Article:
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Tweeterverse: Birdsong and Human Emotions

By Cristina A. Montes

I have been running this column for quite some time now, but the connection between poetry and birds is still a mystery to me.  Why are birds a frequent subject of poetry?

One reason could be that birdsongs evoke intense emotions and memories in humans.  The birds have their own purposes for their songs:  to attract mates or to protect their territories, for example.  But whatever the reasons are, we humans tend to unconsciously associate them with our own feelings and experiences.  Sometimes, it seems as birdsongs express our thoughts and feelings better than we can.

This was captured by a lesser-known composition by Ryan Cayabyab “Awit ni Isagani” from a musical version of El Filibusterismo.  (To be precise, Ryan Cayabyab composed the melody while the play’s script was a collaborative work between Jovy Miroy and Paul Dumol.)

We Filipinos know that El Filibusterismo is a socio-political commentary novel, but buried within the socio-political commentary is the subplot of the tragic romance between Isagani, an idealistic Atenean, and Paulita, the niece of the socialite Doña Victorina.  In the musical version, when Isagani’s character is introduced onstage, he sings this song:

′Eto ako nag iisa, balisa’t walang kasama
Tulad ako ng Lawin, umaawit sa kanyang sarili
Awit nya′y nakakaaliw ngunit walang nakakaintindi
May nakapagsabing kung umibig ang isang Lawin’y matindi
At kung ito’y sawi mananatili lamang sa sarili.

Ang nais ko sana ay umibig tulad ng Lawin
Ang nais ko sana′y lumipad kasama nya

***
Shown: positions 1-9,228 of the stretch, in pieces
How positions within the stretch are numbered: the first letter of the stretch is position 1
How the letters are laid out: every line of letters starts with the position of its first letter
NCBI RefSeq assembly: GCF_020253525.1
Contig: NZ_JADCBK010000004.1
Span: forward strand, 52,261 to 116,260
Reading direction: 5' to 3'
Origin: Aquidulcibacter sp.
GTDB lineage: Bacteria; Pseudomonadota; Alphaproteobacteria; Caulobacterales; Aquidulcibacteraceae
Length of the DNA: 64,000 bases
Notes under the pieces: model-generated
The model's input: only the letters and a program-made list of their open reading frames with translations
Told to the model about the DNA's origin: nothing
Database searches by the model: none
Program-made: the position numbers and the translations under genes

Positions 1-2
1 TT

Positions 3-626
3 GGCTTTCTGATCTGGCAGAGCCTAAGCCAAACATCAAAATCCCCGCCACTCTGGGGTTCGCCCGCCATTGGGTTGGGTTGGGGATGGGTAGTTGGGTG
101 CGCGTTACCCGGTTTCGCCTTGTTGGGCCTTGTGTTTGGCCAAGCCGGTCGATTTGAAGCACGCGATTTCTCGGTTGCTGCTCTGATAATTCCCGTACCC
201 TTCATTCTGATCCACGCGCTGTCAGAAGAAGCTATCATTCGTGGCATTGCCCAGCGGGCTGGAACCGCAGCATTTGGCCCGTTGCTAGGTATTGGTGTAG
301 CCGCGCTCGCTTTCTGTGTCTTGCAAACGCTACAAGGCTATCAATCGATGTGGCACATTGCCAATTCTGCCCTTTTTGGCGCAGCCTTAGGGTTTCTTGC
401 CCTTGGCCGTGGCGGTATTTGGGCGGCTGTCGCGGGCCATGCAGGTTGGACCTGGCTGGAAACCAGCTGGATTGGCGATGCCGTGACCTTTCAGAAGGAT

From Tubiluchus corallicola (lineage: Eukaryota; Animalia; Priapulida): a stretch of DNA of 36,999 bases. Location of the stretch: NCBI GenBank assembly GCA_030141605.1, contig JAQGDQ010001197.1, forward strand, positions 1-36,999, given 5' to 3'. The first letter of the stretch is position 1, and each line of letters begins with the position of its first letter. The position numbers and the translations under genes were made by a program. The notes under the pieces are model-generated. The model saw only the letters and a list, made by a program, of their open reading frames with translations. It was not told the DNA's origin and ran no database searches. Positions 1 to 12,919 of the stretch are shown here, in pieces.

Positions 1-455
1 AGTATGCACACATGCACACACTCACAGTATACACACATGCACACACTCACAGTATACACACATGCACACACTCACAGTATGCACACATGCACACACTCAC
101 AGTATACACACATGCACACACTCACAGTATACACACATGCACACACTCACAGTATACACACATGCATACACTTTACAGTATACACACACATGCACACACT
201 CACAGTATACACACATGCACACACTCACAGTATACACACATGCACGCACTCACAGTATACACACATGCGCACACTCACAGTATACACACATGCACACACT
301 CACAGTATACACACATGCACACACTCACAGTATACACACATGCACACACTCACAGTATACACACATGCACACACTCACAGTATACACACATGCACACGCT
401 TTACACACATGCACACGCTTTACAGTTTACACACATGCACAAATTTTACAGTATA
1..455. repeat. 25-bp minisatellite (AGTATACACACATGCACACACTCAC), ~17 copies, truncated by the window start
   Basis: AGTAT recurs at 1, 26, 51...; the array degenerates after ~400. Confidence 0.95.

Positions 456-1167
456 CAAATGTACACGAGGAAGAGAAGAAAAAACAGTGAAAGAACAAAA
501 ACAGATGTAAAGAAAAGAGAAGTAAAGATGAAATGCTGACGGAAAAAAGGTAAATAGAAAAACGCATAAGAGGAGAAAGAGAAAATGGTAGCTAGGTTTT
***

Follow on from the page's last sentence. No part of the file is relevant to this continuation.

Ang nais ko sana ay isang Lawin na aawitin sa akin ang awit nya

At kung ito′y sawi mananatili lamang sa sarili

Ang nais ko sana ay umibig tulad ng Lawin
Ang nais ko sana’y lumipad kasama nya
Ang nais ko sana ay isang Lawin na aawitin sa akin ang awit nya.

(lyrics taken from, accessed September 10, 2023)

To listen to the song rendered by Audi Gemora, who was among those first cast in the role, click here:

I do not know if what the song says about hawks is scientifically accurate (although there seems to be basis for the part that says “kung umibig ang isang lawin’y matindi”, because the Wikipedia entry about hawks says that some species of hawks are monogamous and stay with the same mating partner their whole lives.)

But it is hard not to be moved by the image of a lonely young poet seeking the company of a hawk whose song seems to sympathize with the deepest feelings and longings in the poet’s heart. 

The next time you feel lonely, sad, misunderstood, or all of the above, try listening to birds.  Perhaps you might hear a bird call or birdsong to console you, distract you, or at least one which, for no reason at all, seems to express the same sentiments you feel.  For sure you will feel better.

And who knows?  You might even be inspired to write your own poem or song.

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